Some content on this page may be a little dated. Things like legislation, prices and grant information can change quite quickly. This page was created from content written during or before 2012 and is a priority for us to update.
Grants may be available for fencing, where the fencing is required as part of other management work. This may include tree planting, natural regeneration, woodland restoration, hedge or bank restoration, dry stone walling or access work. The details below are subject to change.
Countryside Stewardship Scheme
In England, the Countryside Stewardship Scheme is administered by the Department for Environment, Food and Rural Affairs (DEFRA) and operates in all areas apart from Environmentally Sensitive Areas (ESAs). Anybody who owns or manages land may apply, including farmers, non-farming land owners and managers, voluntary bodies, local authority and community groups. Applicants must have control of management of the land for the length of the agreement, which is usually ten years.
Each item of work attracts a set payment, with capital payments for work such as fencing paid on completion of work. Land management payments are made annually. Post and wire fencing to protect a newly laid hedge, for example, would attract payment of 80p/metre. Fencing against sheep or rabbits may also qualify. All fencing work must be done to the relevant British Standard. Work must not start until the agreement has been finalised. For further details, contact your local DEFRA Regional Service Centre.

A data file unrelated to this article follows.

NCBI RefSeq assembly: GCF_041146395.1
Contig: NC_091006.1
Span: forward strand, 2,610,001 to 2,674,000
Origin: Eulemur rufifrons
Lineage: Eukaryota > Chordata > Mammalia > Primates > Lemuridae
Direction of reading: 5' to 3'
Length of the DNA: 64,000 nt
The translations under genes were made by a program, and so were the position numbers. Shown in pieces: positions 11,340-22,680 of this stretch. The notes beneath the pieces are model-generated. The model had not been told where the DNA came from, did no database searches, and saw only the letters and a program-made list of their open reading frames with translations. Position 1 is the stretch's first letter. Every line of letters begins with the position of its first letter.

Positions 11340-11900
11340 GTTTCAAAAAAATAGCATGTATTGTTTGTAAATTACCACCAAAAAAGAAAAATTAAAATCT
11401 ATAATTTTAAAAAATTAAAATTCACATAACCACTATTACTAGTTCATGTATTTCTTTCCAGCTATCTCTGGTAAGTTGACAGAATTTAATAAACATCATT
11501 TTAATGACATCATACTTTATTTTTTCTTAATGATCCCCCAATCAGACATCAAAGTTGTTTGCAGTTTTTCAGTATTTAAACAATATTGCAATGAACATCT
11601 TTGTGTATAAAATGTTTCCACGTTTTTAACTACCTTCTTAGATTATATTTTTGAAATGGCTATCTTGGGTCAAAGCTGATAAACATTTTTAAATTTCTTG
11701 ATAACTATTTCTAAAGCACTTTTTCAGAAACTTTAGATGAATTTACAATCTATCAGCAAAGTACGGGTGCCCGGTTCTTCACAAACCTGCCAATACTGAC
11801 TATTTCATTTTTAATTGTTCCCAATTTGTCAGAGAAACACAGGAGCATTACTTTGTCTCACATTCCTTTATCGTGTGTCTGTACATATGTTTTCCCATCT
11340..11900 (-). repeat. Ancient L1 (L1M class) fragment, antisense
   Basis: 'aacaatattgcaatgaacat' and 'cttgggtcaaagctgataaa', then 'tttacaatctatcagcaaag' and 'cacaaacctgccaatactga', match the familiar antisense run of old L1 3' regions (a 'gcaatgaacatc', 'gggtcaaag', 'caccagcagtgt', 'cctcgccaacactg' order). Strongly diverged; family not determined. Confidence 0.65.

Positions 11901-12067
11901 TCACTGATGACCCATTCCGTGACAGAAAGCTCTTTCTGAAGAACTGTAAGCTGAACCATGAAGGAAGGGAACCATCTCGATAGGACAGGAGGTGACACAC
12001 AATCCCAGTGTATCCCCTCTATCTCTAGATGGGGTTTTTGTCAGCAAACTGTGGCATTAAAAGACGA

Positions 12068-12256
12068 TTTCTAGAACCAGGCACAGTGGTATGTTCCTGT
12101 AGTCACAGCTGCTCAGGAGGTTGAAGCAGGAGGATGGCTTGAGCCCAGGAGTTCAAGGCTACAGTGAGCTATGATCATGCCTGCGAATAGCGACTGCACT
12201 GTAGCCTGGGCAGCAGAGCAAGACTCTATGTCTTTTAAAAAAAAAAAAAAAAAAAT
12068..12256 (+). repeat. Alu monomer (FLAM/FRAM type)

In Scotland, the Countryside Premium Scheme is operated by the Scottish Office Agriculture, Environment and Fisheries Department, and in Wales, Tir Cymen is operated by the Countryside Council for Wales. For Northern Ireland, contact the Environment and Heritage Service of the Department of the Environment for Northern Ireland for advice on similar schemes.
Grants or materials may be available towards the replacement or repair of gates or stiles on public rights of way, or on other paths used for public access. Contact the rights of way officer or countryside officer at your local authority for further information.
For voluntary bodies and individuals wanting to carry out environmental work, grants may be available from a variety of sources. Contact your nearest office of The Conservation Volunteers for further advice. We also publish an annual list titled Grants and Awards Factsheet.
The Countryside Agency (England) publish Grants and payment schemes – a guide to grants and payments from the Countryside Agency. The Countryside Council for Wales, Scottish Natural Heritage or the Department of the Environment for Northern Ireland should be contacted for information relating to their areas.